Gang-Politician Alliances, Adoption Fraud, and NATO’s Bungled Bombings
This week’s top MuckReads from ProPublica.
Here are this week's top must-read stories from #MuckReads, ProPublica's ongoing collection of the best watchdog journalism. Anyone can contribute by tweeting a link to a story and just including the hashtag #MuckReads or by sending an email to MuckReads@ProPublica.org. The best submissions are selected by ProPublica's editors and reporters and then featured on our site and @ProPublica.
Photograph by Mahmud Turkia/AFP/Getty Images.
In Strikes on Libya by NATO, an Unspoken Civilian Toll, the New York Times
NATO’s secretary general said in November there were no confirmed civilian casualties from airstrikes. But on-the-ground reporting revealed credible accounts of at least 40 deaths, and maybe more than 70, that weren’t acknowledged until the Times presented the evidence.
Contributed by @AlejandroLazo
Gangs and Politicians in Chicago: An Unholy Alliance, Chicago Magazine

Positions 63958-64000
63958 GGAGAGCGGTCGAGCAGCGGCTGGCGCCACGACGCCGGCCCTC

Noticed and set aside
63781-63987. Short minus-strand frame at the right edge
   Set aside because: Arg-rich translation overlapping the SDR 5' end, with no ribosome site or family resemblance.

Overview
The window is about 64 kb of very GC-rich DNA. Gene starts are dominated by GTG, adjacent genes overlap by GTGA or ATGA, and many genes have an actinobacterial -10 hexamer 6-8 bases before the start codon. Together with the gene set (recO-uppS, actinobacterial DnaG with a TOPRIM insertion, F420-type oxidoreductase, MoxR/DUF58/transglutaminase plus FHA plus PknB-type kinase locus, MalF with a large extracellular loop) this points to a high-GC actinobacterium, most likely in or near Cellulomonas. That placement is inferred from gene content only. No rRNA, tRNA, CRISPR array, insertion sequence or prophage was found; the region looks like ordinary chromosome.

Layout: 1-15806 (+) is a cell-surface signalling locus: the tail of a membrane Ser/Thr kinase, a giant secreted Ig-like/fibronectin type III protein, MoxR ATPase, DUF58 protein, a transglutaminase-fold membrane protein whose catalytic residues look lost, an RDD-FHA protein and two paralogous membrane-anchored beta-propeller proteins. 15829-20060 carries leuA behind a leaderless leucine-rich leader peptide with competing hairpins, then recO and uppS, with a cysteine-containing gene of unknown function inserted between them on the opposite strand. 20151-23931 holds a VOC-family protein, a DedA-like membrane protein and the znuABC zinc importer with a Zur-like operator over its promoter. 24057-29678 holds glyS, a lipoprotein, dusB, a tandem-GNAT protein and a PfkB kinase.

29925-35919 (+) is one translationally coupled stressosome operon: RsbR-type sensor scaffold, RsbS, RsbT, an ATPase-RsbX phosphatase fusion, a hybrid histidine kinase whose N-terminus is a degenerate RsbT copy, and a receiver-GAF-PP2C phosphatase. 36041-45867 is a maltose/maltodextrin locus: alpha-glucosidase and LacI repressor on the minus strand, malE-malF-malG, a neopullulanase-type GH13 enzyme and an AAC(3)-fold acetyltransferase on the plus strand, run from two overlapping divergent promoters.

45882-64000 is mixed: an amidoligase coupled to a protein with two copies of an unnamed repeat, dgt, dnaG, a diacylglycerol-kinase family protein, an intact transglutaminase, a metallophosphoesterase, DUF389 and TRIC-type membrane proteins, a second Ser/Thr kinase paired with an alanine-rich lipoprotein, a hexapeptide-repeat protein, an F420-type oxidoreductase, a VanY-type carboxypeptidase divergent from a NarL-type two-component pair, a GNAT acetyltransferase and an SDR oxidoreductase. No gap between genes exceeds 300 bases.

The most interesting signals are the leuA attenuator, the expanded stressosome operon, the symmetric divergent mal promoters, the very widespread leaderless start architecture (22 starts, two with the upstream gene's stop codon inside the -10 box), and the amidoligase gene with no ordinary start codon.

Violent street gangs put aside bloody rivalries to meet with politicians who were courting their votes. “All of [the political hopefuls] were aware of who they were meeting with,” a former gang leader said. “They didn’t care. All they wanted to do was get the support.”
Contributed by @sewella
How Ethiopia’s Adoption Industry Dupes Families and Bullies Activists, the Atlantic
In Ethiopia, where some locals say adoption is “becoming the new export industry for our country,” those trying to track down birth families are uncovering fraud and facing threats and violence.
Contributed by @TheAtlantic
Kentucky Lenient on Troubled Doctors Accused of Pill Pushing, the Courier-Journal
A “pattern of permissiveness” means Kentucky doctors get second and third chances after illegally prescribing drugs. One doctor made $15 million in Internet sales from patients he never saw, but had his ban on prescribing such drugs quickly lifted.
Contributed by @charlesornstein
Phantom Firms Bleed Millions From Medicare, Reuters
A sham AIDS clinic—complete with patients getting kickbacks but no treatment—stole $4.5 million from Medicare. According to Reuters, similar schemes are bilking hundreds of millions of dollars from Medicare.
Contributed by @Reuters
Millions in VA funds go to ineligible firms, Dayton Daily News
The program is designed to help disabled veterans find work or start small businesses. But $500 million has gone to ineligible businesses, including some who qualified by putting disabled veterans in charge of front companies that exist only on paper.
Contributed by @ITeamOhio
Daniel Victor is ProPublica’s social media editor.